Which carbohydrates should you eat? It would help if you bulked your diet out with vegetables, fruits and salads, but on top of that, rice and other gluten-free grains can be consumed short term as they drive-up insulin to pop that muscle on.

Fats

Fats tend to take care of themselves in the muscle gaining world; however, you still need an excess of calories, so consuming fats is a great way to bulk up on calories. Of course, consume healthy fats like medium-chain triglycerides, fish oils, nuts, seeds and other beneficial oils. Avoid processed fats like margarine, trans fats and excessive vegetable oils.

The take-home message on Muscle Hypertrophy

Firstly, the gym needs often visits and when you are there, smash it. Do it safely but go to failure. Then consume protein. This may be the most challenging part to hit your goals. After that, eat a plant-based diet full of colourful carbohydrates, and for a short-term gain, gluten-free grains may be employed for an insulin spike.

 

REFERENCES

[1] Krzysztofik M, Wilk M, Wojdała G, Gołaś A. Maximizing Muscle Hypertrophy: A Systematic Review of Advanced Resistance Training Techniques and Methods. Int J Environ Res Public Health. 2019;16(24):4897. Published 2019 Dec 4. doi:10.3390/ijerph16244897

[2] Schoenfeld B.J., Contreras B., Krieger J., Grgic J., Delcastillo K., Belliard R., Alto A. Resistance Training Volume Enhances Muscle Hypertrophy. Med. Sci. Sports Exerc. 2019;51:94. doi: 10.1249/MSS.0000000000001764.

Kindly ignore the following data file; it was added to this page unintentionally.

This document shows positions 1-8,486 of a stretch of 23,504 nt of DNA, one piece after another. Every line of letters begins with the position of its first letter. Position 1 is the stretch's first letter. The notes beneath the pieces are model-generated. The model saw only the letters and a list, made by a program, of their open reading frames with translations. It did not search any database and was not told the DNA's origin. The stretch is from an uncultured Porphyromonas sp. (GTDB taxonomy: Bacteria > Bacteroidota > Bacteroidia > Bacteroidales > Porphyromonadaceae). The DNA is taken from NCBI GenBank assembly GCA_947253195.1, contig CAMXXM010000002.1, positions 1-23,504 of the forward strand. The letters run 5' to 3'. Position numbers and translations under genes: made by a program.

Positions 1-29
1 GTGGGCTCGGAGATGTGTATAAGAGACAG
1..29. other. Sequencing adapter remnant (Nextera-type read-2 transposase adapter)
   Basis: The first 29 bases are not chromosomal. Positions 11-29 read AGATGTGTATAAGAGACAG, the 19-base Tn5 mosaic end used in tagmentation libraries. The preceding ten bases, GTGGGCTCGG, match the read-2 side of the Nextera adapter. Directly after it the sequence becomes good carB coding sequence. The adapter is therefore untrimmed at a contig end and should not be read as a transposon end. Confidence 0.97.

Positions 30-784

[3] Schoenfeld B.J. Potential Mechanisms for a Role of Metabolic Stress in Hypertrophic Adaptations to Resistance Training. Sports Med. 2013;43:179–194. doi: 10.1007/s40279-013-0017-1.

[4] Ikezoe T, Kobayashi T, Nakamura M, Ichihashi N. Effects of Low-Load, Higher-Repetition vs. High-Load, Lower-Repetition Resistance Training Not Performed to Failure on Muscle Strength, Mass, and Echo Intensity in Healthy Young Men: A Time-Course Study. J Strength Cond Res. 2020 Dec;34(12):3439-3445. doi: 10.1519/JSC.0000000000002278. PMID: 29016473.

[5] Stokes T, Hector AJ, Morton RW, McGlory C, Phillips SM. Recent Perspectives Regarding the Role of Dietary Protein for the Promotion of Muscle Hypertrophy with Resistance Exercise Training. Nutrients. 2018;10(2):180. Published 2018 Feb 7. doi:10.3390/nu10020180

[6] Myofibrillar muscle protein synthesis rates are increased after a meal in response to increasing whey protein doses at rest and after resistance exercise. Witard OC, Jackman SR, Breen L, Smith K, Selby A, Tipton KD

Am J Clin Nutr. 2014 Jan; 99(1):86-95.

[7] Stokes T, Hector AJ, Morton RW, McGlory C, Phillips SM. Recent Perspectives Regarding the Role of Dietary Protein for the Promotion of Muscle Hypertrophy with Resistance Exercise Training. Nutrients. 2018;10(2):180. Published 2018 Feb 7. doi:10.3390/nu10020180